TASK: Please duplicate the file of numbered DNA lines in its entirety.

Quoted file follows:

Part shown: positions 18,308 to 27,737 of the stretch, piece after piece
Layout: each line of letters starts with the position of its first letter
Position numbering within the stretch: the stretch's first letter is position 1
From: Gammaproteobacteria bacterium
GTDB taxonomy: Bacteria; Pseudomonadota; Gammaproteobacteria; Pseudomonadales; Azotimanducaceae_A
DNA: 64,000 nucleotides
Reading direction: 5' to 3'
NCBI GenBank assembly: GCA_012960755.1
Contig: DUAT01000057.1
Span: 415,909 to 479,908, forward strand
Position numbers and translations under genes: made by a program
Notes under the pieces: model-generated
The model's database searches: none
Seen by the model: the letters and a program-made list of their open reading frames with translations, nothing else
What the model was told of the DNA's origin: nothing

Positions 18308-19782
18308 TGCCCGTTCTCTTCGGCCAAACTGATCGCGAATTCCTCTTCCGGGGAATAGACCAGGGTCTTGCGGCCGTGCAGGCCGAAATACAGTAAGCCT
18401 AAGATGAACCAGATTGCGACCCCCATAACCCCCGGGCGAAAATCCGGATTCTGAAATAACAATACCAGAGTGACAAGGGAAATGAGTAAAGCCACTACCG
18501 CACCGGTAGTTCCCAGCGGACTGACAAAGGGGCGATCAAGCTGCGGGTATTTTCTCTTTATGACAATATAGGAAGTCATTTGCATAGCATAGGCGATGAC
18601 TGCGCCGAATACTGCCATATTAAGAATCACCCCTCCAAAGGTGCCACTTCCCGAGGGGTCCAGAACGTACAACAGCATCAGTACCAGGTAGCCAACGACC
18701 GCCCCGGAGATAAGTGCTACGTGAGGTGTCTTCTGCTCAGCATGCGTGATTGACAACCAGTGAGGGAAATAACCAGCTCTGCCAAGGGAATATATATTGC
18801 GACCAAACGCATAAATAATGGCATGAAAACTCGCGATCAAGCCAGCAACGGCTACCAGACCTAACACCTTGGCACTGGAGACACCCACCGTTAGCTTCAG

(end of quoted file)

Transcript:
Part shown: positions 18,308 to 27,737 of the stretch, piece after piece
Layout: each line of letters starts with the position of its first letter
Position numbering within the stretch: the stretch's first letter is position 1
From: Gammaproteobacteria bacterium
GTDB taxonomy: Bacteria; Pseudomonadota; Gammaproteobacteria; Pseudomonadales; Azotimanducaceae_A
DNA: 64,000 nucleotides
Reading direction: 5' to 3'
NCBI GenBank assembly: GCA_012960755.1
Contig: DUAT01000057.1
Span: 415,909 to 479,908, forward strand
Position numbers and translations under genes: made by a program
Notes under the pieces: model-generated
The model's database searches: none
Seen by the model: the letters and a program-made list of their open reading frames with translations, nothing else
What the model was told of the DNA's origin: nothing

Positions 18308-19782
18308 TGCCCGTTCTCTTCGGCCAAACTGATCGCGAATTCCTCTTCCGGGGAATAGACCAGGGTCTTGCGGCCGTGCAGGCCGAAATACAGTAAGCCT
18401 AAGATGAACCAGATTGCGACCCCCATAACCCCCGGGCGAAAATCCGGATTCTGAAATAACAATACCAGAGTGACAAGGGAAATGAGTAAAGCCACTACCG
18501 CACCGGTAGTTCCCAGCGGACTGACAAAGGGGCGATCAAGCTGCGGGTATTTTCTCTTTATGACAATATAGGAAGTCATTTGCATAGCATAGGCGATGAC
18601 TGCGCCGAATACTGCCATATTAAGAATCACCCCTCCAAAGGTGCCACTTCCCGAGGGGTCCAGAACGTACAACAGCATCAGTACCAGGTAGCCAACGACC
18701 GCCCCGGAGATAAGTGCTACGTGAGGTGTCTTCTGCTCAGCATGCGTGATTGACAACCAGTGAGGGAAATAACCAGCTCTGCCAAGGGAATATATATTGC
18801 GACCAAACGCATAAATAATGGCATGAAAACTCGCGATCAAGCCAGCAACGGCTACCAGACCTAACACCTTGGCACTGGAGACACCCACCGTTAGCTTCAG